The Sword With No Name Review

Historic Korean politics are combined with dramatic swordplay and a dash of fantastical CGI backdrops for an entertaining epic. Centred on Korea’s controversial national heroine Empress Myeongseong who was assassinated after fighting to keep her country independent of foreign influence, The Sword With No Name has a weighty subject matter and does it’s best to exhibit the story with grandeur. For the most part it succeeds, though there are moments when it seems the budget has been stretched too far or spent on occasional splashes of lavish special effects for the fight sequences.

Essentially a love story set to a backdrop of politics, The Sword With No Name sees a young woman of noble birth (Su-Ae) embarking on a cross-country journey. While travelling she meets infamous bounty hunter Moo-myoung (Seung-woo Cho) who becomes her protector only for him to fall in love with her. When the wandering girl fulfils a sacred promise by entering the royal court and ascending to the throne as Empress Myeongseong, she leaves behind Moo-myoung to lead her people. However, as she resists pressure from foreign powers to force their will onto her people, she becomes the target for assassination – though one bounty hunter, namely Moo-myoung, sets out to protect her and see out their love story.

Asia’s history has long offered an excellent excuse to produce films with high production values offering the well dressed royal court in compromising political and personal situations, warlords spitting opinions at their sergeants and large-scale battle sequences. The Sword With No Name has them all and brings a tender love story to the fore as its driving force. Initially a sanguine and sweet tale, when the politics take hold there is a negative energy which sustains a sense of menace toward Empress Myeongseong despite the good she is doing for her people while her heart is never complete. Director Kim Yong-gyun balances the personal troubles with fantastical one-on-one sword fights set to CGI-backdrops such as one that takes place on a lake for added visual grandeur. Although at times it gives the impression you’re watching some cut scene from a video game, they are well-shot breaks from what sometimes feels like a stuffy period drama.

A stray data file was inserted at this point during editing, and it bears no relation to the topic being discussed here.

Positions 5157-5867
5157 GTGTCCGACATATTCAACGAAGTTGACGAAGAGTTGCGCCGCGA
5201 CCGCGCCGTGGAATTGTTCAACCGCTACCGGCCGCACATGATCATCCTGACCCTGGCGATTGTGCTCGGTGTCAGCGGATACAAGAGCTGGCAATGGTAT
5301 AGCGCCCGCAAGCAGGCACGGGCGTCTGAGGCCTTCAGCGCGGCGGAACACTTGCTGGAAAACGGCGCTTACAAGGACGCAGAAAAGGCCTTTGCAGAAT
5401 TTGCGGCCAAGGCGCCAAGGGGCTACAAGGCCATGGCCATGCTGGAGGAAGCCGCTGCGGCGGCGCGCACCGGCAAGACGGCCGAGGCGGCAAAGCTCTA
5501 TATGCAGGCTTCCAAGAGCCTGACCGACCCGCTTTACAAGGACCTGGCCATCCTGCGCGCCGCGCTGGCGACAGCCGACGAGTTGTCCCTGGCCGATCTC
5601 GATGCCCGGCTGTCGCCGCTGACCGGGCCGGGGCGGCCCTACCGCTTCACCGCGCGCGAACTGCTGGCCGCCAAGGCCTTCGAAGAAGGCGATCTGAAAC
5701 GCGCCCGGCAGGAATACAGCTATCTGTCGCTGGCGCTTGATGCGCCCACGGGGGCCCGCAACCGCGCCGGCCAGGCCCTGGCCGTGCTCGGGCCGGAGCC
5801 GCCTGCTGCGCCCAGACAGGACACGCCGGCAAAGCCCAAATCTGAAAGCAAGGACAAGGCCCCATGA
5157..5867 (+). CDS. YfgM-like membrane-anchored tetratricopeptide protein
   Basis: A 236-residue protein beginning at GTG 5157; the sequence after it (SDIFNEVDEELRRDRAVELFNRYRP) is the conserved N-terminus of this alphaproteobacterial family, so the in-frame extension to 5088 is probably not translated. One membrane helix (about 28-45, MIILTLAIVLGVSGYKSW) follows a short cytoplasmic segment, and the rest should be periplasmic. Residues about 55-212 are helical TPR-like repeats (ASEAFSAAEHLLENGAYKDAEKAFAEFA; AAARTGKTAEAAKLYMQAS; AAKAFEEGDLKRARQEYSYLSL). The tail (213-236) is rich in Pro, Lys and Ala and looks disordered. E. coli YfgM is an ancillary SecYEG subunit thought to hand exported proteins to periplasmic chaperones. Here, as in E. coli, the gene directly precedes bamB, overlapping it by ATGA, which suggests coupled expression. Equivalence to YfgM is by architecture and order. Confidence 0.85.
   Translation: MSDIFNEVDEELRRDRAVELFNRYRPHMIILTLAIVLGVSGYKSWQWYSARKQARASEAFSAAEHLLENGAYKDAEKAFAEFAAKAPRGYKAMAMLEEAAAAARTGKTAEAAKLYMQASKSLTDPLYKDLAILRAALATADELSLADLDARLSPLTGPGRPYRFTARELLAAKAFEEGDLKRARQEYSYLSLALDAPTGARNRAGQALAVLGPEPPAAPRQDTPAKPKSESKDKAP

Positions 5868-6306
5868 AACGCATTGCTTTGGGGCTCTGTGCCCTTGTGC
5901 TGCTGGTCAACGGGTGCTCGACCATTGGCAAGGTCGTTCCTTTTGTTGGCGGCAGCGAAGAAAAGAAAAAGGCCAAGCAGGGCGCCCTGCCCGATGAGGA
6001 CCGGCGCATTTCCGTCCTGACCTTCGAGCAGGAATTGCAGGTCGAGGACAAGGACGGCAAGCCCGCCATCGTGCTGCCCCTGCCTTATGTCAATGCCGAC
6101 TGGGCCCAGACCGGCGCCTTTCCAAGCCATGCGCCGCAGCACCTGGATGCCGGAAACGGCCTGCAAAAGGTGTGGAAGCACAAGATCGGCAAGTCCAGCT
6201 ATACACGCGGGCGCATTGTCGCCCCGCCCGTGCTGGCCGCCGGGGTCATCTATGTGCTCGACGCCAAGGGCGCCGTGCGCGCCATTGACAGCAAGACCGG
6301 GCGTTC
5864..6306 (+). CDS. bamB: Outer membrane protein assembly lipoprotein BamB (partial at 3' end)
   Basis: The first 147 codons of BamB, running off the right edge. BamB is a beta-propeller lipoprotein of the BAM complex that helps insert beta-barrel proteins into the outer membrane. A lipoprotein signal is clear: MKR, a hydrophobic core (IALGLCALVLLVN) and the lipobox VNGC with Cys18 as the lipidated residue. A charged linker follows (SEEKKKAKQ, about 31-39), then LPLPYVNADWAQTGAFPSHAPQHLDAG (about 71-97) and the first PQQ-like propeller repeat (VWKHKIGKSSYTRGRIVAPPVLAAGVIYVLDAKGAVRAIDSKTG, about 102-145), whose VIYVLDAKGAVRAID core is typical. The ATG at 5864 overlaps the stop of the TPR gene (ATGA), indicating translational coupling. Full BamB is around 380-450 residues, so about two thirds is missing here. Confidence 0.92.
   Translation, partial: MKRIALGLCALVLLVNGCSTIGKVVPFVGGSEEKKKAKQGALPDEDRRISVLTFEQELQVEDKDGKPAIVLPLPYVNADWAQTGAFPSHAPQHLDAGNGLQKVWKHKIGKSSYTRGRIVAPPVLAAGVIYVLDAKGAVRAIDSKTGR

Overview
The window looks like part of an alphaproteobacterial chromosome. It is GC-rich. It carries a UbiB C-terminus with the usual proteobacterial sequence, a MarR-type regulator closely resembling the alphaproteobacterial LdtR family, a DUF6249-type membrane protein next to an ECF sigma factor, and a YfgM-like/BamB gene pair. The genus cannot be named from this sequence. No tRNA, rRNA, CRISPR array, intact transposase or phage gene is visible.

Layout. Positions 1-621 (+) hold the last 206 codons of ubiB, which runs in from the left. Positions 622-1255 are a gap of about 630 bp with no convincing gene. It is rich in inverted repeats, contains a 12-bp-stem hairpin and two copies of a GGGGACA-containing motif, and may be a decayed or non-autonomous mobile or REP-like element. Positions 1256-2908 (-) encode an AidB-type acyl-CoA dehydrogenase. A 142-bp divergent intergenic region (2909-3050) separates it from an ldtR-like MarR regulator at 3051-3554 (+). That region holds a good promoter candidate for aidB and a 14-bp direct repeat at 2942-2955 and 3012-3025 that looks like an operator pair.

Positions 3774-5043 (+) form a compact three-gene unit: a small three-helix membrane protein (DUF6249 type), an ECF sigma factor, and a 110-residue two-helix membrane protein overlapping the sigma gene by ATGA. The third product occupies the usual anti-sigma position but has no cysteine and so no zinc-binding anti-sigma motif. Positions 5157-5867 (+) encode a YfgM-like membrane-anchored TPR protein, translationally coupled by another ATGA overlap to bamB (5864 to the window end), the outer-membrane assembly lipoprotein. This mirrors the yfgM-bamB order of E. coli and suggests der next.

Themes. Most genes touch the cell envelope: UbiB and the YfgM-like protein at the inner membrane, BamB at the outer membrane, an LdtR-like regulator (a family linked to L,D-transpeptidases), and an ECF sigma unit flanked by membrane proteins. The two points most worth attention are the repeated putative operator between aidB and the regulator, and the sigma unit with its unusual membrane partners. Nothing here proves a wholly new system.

But that’s not to say The Sword With No Name is dull – far from it. There is a careful handling of Empress Myeongseong’s reputation which gives the movie a lofty feel with the cast delivering serious performances that suit the subject matter. However, there’s a dryness at times that even the lush fight sequences can’t add flavour too and while there’s a dramatic conclusion, getting there can seem like watching a slow burning candle run out of wax. Praise has to be given to the filmmakers but there’s not quite enough swordplay for martial arts fans and unless you’re particularly keen to learn about the Empress, you might find this history lesson a tad stuffy.

Making of feature, extended and deleted scenes, cast interviews, trailer gallery

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